Thủ Thiêm is a district of Saigon, officially referred to as Ho Chi Minh City since 1975. Saigon is the largest city in Vietnam, positioned in the fertile and formidably culturally rich Mekong Delta. For years, Saigon was the capital of the French colony of Cochinchina. After attaining its independence, the city of Saigon became the capital of the Republic of (South) Vietnam (1955-1975). In the history of Saigon, Thủ Thiêm – which lies in the winding curve of a river – plays an important part. It is, on the one hand, a district within the city, and on the other, it isn’t. It is at once a boomtown and a wasteland.

3-Channel Video, 6’26”, An archaeological project for future remembrance, Tiffany Chung, Detail.

Thủ Thiêm was an evolved quarter; one of Chung’s maps reminds us of this, with Thủ Thiêm depicted like a human organ – reminiscent of a bleeding heart. The Thủ Thiêm quarter was razed to the ground in the wake of a master plan in 2010 – its inhabitants have been  resettled. Following the principle of tabula rasa, the uncontrolled urban growth was to be replaced by an Asian mega city: hypermodern clusters of apartment buildings and shopping malls for the new middle class.

For Chung, Thủ Thiêm has presented, if not implored itself to be read as a type of case study through which historical and affective layers of the modern might be read. And so, she has attentively followed the processes that played out in this territory, searching and scanning the results of the clearing operations: a vast urban wasteland full of relics, which until yesterday might still have been in use, but remain only in shattered existences: shoes, window grates, tiles and cups.


Shoe, retrieved in Cây Bàng Street, Thủ Thiêm, from: An archaeological project for future remembrance, Tiffany Chung.

All of these objects will now be presented at the Johann Jacobs Museum, together with Chung’s painted maps and a video, which shows her excavation work. As already mentioned, Chung’s findings do not correspond to the typical conceptions of archaeology. They are neither ancient nor particularly exceptional. And still, they share a decisive trait with classical objects: they are silent witnesses to an everyday life that has left no other traces behind. The traces have been violently erased, as the developed Thủ Thiêm has had to make way for a modernistic fantasy in planning.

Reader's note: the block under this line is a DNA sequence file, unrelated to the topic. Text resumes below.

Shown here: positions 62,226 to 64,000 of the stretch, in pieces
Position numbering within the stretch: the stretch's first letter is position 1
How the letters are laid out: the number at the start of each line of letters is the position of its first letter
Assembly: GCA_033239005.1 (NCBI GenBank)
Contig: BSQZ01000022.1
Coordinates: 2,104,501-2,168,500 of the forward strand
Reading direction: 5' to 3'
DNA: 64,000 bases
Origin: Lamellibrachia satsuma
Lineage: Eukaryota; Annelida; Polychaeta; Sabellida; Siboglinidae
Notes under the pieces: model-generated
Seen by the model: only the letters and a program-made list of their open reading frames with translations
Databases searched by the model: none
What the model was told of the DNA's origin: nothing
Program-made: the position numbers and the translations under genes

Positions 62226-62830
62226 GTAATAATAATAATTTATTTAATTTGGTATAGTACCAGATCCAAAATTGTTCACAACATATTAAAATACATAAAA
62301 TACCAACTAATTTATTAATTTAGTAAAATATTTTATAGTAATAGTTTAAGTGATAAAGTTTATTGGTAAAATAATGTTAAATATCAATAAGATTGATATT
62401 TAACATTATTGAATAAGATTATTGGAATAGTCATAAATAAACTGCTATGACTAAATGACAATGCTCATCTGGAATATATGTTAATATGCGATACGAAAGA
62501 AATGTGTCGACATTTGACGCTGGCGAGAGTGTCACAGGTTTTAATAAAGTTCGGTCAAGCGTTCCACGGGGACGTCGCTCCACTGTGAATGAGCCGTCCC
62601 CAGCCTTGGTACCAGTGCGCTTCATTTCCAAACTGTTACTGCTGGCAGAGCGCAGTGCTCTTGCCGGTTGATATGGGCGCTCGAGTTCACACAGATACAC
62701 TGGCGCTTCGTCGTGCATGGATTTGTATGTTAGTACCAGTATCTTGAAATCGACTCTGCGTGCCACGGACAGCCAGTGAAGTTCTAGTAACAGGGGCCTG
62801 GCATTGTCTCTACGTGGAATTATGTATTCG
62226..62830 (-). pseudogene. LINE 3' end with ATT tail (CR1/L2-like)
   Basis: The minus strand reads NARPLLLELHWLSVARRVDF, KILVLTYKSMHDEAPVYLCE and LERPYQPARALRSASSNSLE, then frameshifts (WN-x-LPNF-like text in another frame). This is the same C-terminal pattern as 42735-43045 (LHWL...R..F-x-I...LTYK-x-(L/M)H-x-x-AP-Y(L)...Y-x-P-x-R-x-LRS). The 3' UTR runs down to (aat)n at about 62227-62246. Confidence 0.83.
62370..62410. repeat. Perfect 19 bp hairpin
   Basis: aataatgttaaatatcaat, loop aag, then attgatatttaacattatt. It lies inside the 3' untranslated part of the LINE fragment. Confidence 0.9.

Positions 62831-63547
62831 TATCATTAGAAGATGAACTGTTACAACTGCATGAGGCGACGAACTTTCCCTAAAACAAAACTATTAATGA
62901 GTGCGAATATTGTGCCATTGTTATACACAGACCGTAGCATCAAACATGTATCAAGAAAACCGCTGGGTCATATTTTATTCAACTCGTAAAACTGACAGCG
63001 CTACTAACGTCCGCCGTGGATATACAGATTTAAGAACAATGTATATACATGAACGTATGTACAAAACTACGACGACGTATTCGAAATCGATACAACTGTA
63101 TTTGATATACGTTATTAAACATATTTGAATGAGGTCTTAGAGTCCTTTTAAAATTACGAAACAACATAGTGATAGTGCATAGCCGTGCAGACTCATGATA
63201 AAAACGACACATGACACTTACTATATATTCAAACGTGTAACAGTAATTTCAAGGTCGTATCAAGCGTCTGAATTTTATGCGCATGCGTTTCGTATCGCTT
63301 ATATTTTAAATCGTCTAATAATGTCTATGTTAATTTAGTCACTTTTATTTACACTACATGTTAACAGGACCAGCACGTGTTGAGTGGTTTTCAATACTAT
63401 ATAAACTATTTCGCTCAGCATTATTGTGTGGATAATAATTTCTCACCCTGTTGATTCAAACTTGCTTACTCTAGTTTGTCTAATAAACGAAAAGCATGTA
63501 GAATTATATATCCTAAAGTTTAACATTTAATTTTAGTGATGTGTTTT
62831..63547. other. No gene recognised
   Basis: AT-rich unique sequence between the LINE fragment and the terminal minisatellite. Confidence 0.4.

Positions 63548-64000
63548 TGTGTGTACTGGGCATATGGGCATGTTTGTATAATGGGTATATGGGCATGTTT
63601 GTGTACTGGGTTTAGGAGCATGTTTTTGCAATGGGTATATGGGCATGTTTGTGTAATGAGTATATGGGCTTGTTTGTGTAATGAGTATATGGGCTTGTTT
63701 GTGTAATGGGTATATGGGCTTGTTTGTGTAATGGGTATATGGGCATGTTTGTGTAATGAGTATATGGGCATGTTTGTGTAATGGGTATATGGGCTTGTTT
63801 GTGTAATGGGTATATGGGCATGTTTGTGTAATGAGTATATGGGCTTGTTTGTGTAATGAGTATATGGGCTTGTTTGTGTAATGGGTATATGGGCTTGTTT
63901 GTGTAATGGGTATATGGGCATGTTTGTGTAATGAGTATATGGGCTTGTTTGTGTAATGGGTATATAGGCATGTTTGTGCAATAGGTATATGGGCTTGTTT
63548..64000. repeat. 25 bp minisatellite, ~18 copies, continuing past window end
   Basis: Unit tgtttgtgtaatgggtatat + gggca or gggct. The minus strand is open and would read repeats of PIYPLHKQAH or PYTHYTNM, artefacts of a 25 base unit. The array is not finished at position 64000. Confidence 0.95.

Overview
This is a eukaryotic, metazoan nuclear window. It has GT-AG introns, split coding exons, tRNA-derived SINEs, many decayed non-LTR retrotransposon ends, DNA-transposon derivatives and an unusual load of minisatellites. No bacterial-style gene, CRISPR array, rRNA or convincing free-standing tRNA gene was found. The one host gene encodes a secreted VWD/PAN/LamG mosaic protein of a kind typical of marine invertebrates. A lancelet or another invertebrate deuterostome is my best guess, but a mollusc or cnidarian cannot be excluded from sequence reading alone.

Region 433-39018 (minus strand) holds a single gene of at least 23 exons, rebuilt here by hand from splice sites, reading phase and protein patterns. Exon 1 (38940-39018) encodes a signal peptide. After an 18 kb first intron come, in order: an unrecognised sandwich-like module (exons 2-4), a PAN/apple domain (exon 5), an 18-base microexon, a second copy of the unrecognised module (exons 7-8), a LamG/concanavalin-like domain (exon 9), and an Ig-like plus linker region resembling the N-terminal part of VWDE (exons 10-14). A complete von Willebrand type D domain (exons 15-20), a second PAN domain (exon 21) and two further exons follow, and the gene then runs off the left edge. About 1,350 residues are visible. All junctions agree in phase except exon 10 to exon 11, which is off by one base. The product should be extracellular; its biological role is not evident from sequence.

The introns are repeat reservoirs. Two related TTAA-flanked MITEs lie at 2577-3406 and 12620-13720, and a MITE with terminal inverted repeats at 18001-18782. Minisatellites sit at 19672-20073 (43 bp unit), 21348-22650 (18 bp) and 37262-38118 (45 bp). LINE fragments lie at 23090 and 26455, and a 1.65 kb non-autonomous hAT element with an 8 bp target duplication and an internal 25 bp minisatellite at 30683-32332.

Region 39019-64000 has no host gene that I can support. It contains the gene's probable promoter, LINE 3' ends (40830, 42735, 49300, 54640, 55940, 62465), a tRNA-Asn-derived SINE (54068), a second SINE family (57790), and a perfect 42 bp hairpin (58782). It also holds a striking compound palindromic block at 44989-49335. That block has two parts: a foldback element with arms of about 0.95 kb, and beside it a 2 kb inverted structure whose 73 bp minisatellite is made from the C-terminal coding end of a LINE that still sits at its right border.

Ceramic Tiles, retrieved in Cây Bàng Street, Thủ Thiêm

In this respect, the master plan, dreamt up by the communist administration, can be positioned in a series of colonial interventions. This series begins in the 17th century: with the Vietnamese conquest of the Mekong Delta. It continues with the French occupation of the region in 1862 and continues into today. Chung documents these interventions in her maps (in the smaller maps which represent Saigon, one recognizes, for example, the first fortifications on the left and right off the shore) and in a series of text plates.


Recovered windows from demolished houses, 126 x 126 x 20 cm, Detail.

The individual text plates reveal diverse observations, descriptions and analyses. They are snapshots of a historical process that is impossible to portray in its entirety. The aesthetic form of the plate acknowledges the necessary fragmentation of this historical narrative. As with the tiles and children’s shoes, only fragments are available to us… The only historical constant that comes to mind are acts of appropriation.

The artist takes a position against violence as a historical constant. Her painted maps, however, aren’t restricted to representations of Thủ Thiêm’s history. Beyond these empirical realities, they also tell of that which has been felt and thought… and which has been concealed. For in the spaces where life and authority collide – villages with gun-toting armies, rice fields with dredgers, Thủ Thiêm with wrecking balls – silence soon returns.

This silence is, however, not a terminus, as the artist says herself, but offers space to think about history differently: “In Eastern culture, ‘ma’ is the silent space in which we are supposed to read between the lines. Sometimes that space gets lost between the lines people read in history books.” In this sense, Chung’s painted Maps are first and foremost this: cartographies of ‘ma’. Let’s learn to read them.

Work detail of Tiffany Chung, Fort du Nord-Plan du terrain militaire (Saigon, 26 août 1891), acrylic, ink and oil on vellum and paper, 27.2 x 30 cm, 2016. Courtesy of the artist and Tyler Rollins Fine Art, New York.

¹ For an example of such a superposition of empirical data and affective intensity – a short digression into the biographical is necessary: Chung’s mother waited for 14 years along the 17th parallel for her husband to return from captivity as a prisoner of war. The 17th parallel was one in the same as the Ben Hai River, which subsequently divided Vietnam into North and South Vietnam as per the 1954 Geneva Accords.